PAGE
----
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Comment: Finally. A Google plan I can get behind (Score 4, Interesting) 101

by scottbomb (#48872205) Attached to: Google Plans Major Play In Wireless Partnering With Sprint and T-Mobile

Maybe. The devil is in the details, and I'm looking forward to learning more about it. But Google has a shitload of money and they blow way too much on useless crap that no one wants like Google Glass and autonomous cars. They're launching fiber now here in Austin, giving Time Warner and AT&T some much-needed competition. Backing underdogs like Spring and T-Mobile makes me think Google may end up owning both. One thing Google does well is networking.

However, there is one caveat: will Google be sniffing all the traffic it sees on these newly-acquired traffic just to harvest it and sell to advertisers. THAT's where I draw the line. My ISP has only ONE JOB: connect me to the web without getting in the way. That's what I pay for and that's what I currently get.

Comment: Re:the thing i never understood was (Score 1) 129

by scottbomb (#48817081) Attached to: US Government Lurked On Silk Road For Over a Year

I read in a Tor forum that it was Silkroad that was taken down (not Tor) and it was indeed due to a social slip, the owner logging in to IRC WITHOUT the protection of Tor, that caused him to get busted.

True, hard drugs and kiddie porn are to be dealt with. Fine. Go get 'em Barney Fife!

But what troubles me is that with all the advances in computer science, it's still impossible to create a truly brick-wall secure network where people can be truly anonymous. Is it even possible? It seems so, at least theoretically. Forget AI or self-driving cars. Baby steps. Let's solve some of these problems first.

Comment: 930 MILLION devices vulnerable (Score 4, Insightful) 629

by scottbomb (#48793871) Attached to: Google Throws Microsoft Under Bus, Then Won't Patch Android Flaw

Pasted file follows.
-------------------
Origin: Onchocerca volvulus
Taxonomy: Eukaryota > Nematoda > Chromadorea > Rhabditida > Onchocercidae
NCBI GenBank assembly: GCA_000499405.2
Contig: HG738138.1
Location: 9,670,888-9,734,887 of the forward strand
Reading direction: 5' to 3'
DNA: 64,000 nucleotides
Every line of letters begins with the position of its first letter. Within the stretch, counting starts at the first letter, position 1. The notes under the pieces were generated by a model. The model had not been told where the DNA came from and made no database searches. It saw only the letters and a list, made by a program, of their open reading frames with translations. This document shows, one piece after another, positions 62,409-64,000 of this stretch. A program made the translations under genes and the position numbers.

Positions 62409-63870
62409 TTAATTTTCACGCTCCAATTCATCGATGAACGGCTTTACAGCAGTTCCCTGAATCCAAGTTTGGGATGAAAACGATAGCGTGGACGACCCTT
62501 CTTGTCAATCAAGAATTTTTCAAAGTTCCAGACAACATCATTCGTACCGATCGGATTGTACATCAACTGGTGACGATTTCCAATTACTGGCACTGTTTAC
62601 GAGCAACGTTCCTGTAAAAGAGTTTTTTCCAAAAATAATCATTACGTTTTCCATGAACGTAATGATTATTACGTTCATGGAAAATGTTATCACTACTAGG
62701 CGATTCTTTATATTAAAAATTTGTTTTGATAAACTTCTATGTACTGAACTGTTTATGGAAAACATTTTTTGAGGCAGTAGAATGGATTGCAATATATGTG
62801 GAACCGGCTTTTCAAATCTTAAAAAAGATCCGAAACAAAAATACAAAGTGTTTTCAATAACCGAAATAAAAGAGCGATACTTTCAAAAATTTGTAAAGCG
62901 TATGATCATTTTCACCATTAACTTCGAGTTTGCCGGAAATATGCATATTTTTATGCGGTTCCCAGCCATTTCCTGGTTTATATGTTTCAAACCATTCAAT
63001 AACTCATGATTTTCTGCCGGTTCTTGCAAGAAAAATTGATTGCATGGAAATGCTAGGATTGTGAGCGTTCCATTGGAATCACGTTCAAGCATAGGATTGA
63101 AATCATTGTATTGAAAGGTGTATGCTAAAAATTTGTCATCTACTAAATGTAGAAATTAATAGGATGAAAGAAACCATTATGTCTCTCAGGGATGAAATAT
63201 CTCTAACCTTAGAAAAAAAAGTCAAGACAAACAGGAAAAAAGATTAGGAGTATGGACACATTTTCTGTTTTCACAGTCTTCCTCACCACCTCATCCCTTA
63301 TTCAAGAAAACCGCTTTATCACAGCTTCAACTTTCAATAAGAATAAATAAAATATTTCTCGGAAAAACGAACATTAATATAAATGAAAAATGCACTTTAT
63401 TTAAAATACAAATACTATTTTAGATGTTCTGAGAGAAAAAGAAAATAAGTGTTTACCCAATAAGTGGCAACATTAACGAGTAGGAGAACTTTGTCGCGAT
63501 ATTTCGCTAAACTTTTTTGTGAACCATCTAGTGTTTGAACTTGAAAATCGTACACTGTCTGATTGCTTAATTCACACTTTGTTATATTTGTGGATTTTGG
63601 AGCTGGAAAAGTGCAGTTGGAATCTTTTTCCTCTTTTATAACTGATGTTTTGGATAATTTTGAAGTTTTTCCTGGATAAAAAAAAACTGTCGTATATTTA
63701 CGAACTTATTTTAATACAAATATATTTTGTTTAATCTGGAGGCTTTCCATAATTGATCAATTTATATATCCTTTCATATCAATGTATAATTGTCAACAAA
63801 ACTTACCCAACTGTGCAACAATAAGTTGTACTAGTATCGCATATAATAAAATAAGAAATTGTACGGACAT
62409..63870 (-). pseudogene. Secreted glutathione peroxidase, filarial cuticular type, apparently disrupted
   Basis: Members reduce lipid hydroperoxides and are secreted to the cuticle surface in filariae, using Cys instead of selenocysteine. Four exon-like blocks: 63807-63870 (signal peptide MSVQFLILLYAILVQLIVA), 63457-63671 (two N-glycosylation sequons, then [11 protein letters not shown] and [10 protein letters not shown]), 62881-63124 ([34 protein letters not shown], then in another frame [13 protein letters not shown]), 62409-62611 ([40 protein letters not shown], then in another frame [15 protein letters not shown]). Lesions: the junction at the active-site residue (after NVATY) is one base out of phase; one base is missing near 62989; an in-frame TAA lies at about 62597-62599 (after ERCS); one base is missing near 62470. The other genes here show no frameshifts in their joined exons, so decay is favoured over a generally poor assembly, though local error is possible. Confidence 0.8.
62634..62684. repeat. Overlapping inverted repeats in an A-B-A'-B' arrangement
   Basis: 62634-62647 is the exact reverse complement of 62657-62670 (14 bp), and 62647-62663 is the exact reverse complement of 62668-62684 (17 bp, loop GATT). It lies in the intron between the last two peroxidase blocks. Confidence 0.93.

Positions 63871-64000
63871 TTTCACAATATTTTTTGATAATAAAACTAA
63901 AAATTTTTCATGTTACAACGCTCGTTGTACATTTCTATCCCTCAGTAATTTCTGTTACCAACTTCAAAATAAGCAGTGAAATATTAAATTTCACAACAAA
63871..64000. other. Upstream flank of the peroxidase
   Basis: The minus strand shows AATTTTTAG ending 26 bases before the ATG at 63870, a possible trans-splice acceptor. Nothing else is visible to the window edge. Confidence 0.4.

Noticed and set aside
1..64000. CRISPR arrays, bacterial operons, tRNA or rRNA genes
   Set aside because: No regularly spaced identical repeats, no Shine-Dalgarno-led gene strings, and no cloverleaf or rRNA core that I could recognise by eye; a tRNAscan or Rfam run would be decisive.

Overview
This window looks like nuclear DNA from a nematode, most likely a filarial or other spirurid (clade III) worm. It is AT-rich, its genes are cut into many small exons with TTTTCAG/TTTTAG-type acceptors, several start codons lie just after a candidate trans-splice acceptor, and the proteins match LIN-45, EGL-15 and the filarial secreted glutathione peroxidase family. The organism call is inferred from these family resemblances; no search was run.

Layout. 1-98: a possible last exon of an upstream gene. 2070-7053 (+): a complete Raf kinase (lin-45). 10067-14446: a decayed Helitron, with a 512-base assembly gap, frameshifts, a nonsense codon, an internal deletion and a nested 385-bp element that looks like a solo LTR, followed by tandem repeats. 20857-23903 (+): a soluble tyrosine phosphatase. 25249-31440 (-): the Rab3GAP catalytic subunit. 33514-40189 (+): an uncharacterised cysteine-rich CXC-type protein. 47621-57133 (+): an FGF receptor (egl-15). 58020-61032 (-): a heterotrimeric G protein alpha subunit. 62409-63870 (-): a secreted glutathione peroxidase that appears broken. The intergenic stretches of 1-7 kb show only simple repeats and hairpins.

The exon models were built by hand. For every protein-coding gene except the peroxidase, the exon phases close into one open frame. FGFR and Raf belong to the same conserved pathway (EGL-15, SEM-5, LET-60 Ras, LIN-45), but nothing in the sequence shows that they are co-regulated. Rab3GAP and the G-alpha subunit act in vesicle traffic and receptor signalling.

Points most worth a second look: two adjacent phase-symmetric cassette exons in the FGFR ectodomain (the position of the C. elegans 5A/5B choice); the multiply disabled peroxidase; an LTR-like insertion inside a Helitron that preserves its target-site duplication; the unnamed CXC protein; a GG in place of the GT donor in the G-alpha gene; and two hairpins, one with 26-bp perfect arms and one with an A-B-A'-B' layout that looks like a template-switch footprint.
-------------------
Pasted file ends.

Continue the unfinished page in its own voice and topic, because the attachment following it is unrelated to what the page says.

It would seem to me that they have a responsibility to support the versions that are in use by the majority of their customers. This whole idea that 2.5-year-old software is "ancient" is a load of BS. Imagine the outcry if Microsoft quit supporting each version of Windows after such a short time.

Comment: Re:Liability? (Score 1) 90

by scottbomb (#48656829) Attached to: Google Unveils New Self-Driving Car Prototype

The person in the car may own it, but they aren't in control of it. You can't even call them a driver if they can't drive the car. I wouldn't have have much of a problem with self-driving cars so long as I can grab the wheel and gain instant control when needed. But Google's removal of the steering wheel, brakes, and gas pedal made them look ridiculous and places them squarely in the position of complete liability.

What really bothers me is the over-confidence in Google software on this board. I'm I the only one that sees their bugs? Google Maps and Google Drive (last I tried it) are full 'em. Maps crashes, leads me to businesses that are long closed, can't find another business 2 blocks down the street. Tells me to keep driving down Smith St. when I'm nowhere near Smith St. When I tried Google Drive (about a year ago) it couldn't sync without creating a bunch of duplicates. Yeah, I want the people who wrote that garbage to write the software to write the code that drives my car.

Comment: The difference between Ubur and all the others... (Score 1) 190

by scottbomb (#48656741) Attached to: Uber Pushing For Patent On Surge Pricing

By "others" I mean price-gougers like motels, airlines, etc. is that in these industries, EVERYBODY does it and they've been doing it for years so they get away with it. People expect airfare and lodging to cost more during holidays and special events. But Uber is a taxi company and taxi companies don't do this. It's simply not necessary. They have survived for decades charging whatever rate is posted on their door, which seldom changes due to inflation.

But go ahead, Uber. Do what you want. Once people realize they're paying more than conventional cabs, they'll be gone.

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